Deciphering the Lotus Sutra: Commentary by Master Hsuan Hua (Chapter 2)

Deciphering the Lotus Sutra: Commentary by Master Hsuan Hua (Chapter 2)


Lotus Sutra:

At that time the World Honored One arose serenely from samadhi and told Shariputra, “The wisdom of all the Buddhas is extremely profound and unlimited. The gateway to this wisdom is difficult to understand and difficult to enter. It cannot be known by any of the Hearers or Pratyekabuddhas.



The previous prose and verse sections were an introduction to the Sutra, setting forth the Sutra’s causes and conditions. Now that the causes and conditions have been related, we will proceed to explain the second chapter which is called Chapter Two: Expedient Devices.

A device is a method, and expedient means effective. This type of method is a provisional dharma, not a real one. It is a provisional device designed for temporary use. Real means that it is forever unchanging, forever usable. However, if you begin by speaking the unchanging, real dharma, no one can understand it. That is why the Buddhas of the ten directions artfully set forth expedient Dharma-doors and “bestow the provisional for the sake of the real.” Later, they “open the provisional to reveal the real.”

“Bestowing the provisional for the sake of the real” means that, for the sake of realizing Buddhahood, the Hearer and Pratyekabuddha Vehicles are taught. After that, the Bodhisattva Vehicle is taught. The ultimate destination, however, is the Buddha Vehicle. The Buddha Vehicle is real. The Hearer and Pratyekabuddha Vehicles are provisional, taught for the sake of realizing Buddhahood. Small Vehicle Dharma is taught provisionally. Later, living beings are led to return to the Great Vehicle, the Buddha-fruition. That is what it means by “bestowing the provisional for the sake of the real.”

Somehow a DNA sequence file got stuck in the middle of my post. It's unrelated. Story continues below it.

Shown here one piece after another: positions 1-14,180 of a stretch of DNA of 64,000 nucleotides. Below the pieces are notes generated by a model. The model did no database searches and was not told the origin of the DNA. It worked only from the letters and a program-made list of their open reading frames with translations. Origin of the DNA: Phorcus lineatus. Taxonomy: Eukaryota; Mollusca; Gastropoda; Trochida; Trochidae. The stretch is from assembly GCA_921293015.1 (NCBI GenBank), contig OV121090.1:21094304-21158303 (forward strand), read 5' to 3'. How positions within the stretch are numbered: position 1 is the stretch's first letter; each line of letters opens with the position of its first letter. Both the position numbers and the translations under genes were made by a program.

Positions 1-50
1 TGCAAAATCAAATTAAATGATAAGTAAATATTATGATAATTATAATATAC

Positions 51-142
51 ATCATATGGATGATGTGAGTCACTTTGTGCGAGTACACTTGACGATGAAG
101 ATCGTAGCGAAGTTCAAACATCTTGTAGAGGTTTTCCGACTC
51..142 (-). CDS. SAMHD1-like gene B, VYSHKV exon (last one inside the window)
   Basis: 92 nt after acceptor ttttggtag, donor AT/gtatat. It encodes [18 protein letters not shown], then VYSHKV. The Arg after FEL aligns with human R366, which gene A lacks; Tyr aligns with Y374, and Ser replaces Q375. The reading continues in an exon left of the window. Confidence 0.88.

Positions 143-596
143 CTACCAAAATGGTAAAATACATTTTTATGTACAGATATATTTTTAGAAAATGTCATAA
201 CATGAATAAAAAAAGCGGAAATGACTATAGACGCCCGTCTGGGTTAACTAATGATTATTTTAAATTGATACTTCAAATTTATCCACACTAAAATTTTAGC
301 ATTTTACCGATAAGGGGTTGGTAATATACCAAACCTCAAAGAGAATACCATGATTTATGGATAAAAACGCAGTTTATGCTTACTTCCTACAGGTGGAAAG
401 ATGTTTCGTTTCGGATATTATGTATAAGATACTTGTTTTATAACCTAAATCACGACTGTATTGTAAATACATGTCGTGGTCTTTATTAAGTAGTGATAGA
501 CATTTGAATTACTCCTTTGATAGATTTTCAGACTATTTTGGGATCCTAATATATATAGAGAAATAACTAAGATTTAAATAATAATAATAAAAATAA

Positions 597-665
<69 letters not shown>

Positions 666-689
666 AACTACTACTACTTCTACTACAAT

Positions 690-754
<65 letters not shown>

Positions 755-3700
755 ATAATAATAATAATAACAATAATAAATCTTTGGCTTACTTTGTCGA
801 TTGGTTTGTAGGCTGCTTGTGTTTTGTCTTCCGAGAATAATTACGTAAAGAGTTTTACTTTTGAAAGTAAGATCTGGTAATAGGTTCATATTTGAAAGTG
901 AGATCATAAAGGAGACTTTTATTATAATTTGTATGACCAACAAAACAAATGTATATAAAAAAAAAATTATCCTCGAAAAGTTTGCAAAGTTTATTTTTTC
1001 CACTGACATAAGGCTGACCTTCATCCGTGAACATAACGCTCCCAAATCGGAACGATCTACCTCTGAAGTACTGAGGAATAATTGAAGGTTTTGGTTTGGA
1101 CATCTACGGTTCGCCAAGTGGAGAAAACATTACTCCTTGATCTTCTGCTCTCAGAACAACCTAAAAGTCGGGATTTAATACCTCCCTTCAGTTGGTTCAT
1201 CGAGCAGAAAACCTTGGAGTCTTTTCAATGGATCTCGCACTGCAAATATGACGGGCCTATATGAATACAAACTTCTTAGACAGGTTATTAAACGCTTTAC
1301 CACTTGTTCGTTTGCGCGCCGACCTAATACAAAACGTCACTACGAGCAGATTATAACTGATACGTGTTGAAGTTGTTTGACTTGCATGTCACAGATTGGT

Next, let us consider what is meant by “opening the provisional to reveal the real.” At the very beginning, when the Buddha taught the Hearers and Pratyekabuddhas, he said, “This Dharma-door is the very best. It is incomparable Dharma. Nothing can compare with it.” The Small Vehicle people cultivated in accord and certified to the first, second, third, and fourth fruition of Sagehood. They were satisfied with just a little. They thought that was what the Buddhadharma was all about. They did not go forward or seek to advance. They stopped at a Transformed City.